President Trump and Vice President Pence at the Republican National Convention in 2016

Impeach Pence Too? Not Likely [Opinion]

With the public call for the impeachment of President Donald Trump by Texas Congressman Al Green on the floor of the U.S. House of Representatives this past Wednesday, that prospect has now crossed over from the realm of angry, betrayed voters voicing their discontent on Facebook and Twitter into the realm of actual political possibility. Despite the threats of violence against Green, some of which use outright racist language as demonstrated in voicemails the representative played at a town hall meeting on Saturday, the Houston congressman has vowed to press forward with impeachment, no matter what obstacles or opposition might present themselves.

A possible Trump impeachment has seemed like an inevitability to some for quite a while now. In fact, an online petition recently reached over 1 million signatures. In the past few months, some form of the word “impeach” has been a main staple in social media posts, and Google shows three huge spikes in searches for the term since the November 2016 U.S. Presidential Election. The first spike was in the week directly following the election and the second was in the last week of January of this year. And the third spike? Well, the third is happening literally right now.

Among the reasons given by those calling for the impeachment process to begin are President Trump’s apparent violations of the Emoluments Clause, which forbids a person holding office from receiving payments from any foreign government or entity. There has been some dispute of any violations of that clause since Trump supposedly removed himself from any influence over his businesses and handed over control to his sons, Eric and Donald Jr. Recently, with his firing of the now former FBI Director James Comey while under investigation for alleged ties to Russia, many people are pointing to a possibility of obstruction of justice as Trump’s latest impeachable offense. Even still, there are some who believe that a Trump impeachment is virtually impossible (hardline Trump supporters mostly).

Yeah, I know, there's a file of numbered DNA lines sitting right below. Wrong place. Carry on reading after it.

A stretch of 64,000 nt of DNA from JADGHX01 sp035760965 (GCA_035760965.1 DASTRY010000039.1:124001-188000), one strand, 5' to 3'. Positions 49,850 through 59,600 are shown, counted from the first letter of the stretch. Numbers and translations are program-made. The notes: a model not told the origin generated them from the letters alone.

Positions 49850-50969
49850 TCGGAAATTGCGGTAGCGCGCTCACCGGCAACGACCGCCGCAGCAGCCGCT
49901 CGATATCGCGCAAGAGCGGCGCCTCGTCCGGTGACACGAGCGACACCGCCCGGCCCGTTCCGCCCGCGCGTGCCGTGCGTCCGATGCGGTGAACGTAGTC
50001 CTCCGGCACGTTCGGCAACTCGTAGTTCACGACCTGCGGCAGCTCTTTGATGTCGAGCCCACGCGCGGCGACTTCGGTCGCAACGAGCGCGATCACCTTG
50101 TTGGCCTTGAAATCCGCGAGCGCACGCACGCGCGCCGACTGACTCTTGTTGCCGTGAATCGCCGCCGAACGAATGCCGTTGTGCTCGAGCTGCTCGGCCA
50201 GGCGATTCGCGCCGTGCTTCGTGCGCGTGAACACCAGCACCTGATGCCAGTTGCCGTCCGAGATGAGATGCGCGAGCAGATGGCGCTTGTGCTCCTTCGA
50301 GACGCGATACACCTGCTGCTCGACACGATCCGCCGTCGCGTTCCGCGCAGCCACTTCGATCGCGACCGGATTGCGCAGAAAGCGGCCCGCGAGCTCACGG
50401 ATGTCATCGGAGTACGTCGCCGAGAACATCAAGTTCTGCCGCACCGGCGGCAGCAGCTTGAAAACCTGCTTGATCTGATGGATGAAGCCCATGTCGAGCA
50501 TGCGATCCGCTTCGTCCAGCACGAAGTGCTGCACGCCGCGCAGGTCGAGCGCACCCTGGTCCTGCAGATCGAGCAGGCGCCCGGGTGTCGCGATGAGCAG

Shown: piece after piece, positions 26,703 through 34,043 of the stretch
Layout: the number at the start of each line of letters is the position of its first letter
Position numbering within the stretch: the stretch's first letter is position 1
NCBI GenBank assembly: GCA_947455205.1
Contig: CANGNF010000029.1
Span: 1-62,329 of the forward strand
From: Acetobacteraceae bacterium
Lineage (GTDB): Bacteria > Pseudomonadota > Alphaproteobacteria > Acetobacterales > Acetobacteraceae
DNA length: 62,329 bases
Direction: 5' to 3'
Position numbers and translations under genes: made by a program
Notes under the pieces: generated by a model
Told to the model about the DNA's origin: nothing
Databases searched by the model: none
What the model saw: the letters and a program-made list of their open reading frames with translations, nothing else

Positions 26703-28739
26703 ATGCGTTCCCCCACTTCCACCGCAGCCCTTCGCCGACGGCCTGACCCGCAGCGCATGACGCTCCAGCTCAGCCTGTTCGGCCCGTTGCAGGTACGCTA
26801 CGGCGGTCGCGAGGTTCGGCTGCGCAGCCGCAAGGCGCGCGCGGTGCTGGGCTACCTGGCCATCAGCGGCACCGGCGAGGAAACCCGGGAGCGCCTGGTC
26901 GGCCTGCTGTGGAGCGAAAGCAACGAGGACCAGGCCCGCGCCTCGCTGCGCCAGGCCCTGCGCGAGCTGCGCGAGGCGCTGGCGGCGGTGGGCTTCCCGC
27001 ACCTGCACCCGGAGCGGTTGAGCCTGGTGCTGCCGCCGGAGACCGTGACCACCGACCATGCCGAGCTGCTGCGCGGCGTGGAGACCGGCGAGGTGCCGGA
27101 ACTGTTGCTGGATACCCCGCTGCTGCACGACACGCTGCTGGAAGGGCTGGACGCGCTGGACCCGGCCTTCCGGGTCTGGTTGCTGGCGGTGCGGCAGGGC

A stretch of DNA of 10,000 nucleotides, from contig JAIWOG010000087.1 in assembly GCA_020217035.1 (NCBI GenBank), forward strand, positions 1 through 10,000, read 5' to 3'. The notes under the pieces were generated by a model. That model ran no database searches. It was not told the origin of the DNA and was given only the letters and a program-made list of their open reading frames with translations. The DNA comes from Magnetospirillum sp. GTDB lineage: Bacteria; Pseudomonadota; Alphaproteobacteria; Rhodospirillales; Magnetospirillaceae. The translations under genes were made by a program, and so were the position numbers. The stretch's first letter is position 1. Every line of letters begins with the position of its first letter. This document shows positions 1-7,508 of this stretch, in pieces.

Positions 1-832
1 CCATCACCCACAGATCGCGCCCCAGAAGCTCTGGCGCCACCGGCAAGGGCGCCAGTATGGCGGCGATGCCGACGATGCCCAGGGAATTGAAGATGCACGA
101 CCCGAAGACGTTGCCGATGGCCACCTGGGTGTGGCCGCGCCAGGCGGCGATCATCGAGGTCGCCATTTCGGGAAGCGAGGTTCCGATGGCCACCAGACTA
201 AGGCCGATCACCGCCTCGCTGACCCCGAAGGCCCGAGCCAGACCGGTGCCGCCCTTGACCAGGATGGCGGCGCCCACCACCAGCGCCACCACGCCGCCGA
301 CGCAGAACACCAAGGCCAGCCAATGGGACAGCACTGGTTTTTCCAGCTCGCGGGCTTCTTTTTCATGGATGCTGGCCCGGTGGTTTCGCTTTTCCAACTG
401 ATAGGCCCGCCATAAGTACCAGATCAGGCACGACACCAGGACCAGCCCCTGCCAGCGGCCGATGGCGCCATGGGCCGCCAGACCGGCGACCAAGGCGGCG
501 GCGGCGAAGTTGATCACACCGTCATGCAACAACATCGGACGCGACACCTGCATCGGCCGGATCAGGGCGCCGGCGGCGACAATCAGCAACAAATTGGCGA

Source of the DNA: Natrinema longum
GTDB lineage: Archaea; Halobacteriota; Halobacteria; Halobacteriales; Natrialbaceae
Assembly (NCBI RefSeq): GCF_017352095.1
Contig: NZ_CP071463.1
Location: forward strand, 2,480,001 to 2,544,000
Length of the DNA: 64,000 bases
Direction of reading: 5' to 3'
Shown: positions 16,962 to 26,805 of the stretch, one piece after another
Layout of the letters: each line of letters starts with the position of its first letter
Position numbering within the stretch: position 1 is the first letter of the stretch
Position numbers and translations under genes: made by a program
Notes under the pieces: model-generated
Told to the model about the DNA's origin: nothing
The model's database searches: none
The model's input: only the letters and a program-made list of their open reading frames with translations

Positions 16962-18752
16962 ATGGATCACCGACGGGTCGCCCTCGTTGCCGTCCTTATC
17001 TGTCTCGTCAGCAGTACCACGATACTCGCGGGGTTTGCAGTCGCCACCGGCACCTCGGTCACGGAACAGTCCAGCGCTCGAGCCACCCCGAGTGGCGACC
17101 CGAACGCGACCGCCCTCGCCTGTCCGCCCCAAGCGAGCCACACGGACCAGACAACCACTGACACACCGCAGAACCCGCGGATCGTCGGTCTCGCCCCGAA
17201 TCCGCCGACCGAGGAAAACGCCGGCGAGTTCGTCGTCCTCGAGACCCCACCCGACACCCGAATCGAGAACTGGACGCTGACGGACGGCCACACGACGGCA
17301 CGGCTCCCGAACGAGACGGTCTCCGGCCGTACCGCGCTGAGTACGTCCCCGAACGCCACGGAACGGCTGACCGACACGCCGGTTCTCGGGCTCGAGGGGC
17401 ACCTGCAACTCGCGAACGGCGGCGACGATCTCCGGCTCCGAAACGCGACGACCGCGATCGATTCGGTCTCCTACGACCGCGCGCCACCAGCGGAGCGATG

But what exactly does impeachment mean? An impeachment is the process by which Congress takes action to remove a sitting president from office, beginning with Articles of Impeachment being drawn up and voted on in the House of Representatives. If the motion to impeach receives a majority vote, the Senate is then compelled to hold a hearing on the matter. Being “impeached” basically means that formal charges for treason or other high crimes are brought against the president, and there will be a trial held. Removal from office is one of two sentences that an impeached president faces. The other is an acquittal of all charges, and the president remains in office.

Taking a sitting president out of office is not something that Congress will look at flippantly. There have only been two times in U.S. history that a sitting President has been impeached. The first was Andrew Johnson in 1868, and the second was Bill Clinton in 1998, both of whom ended up with acquittals from the Senate (many people mistakenly believe that Richard Nixon was impeached, but he resigned from his position before the proceedings could begin). It is also a long process, and a lot can happen while the proceedings are ongoing.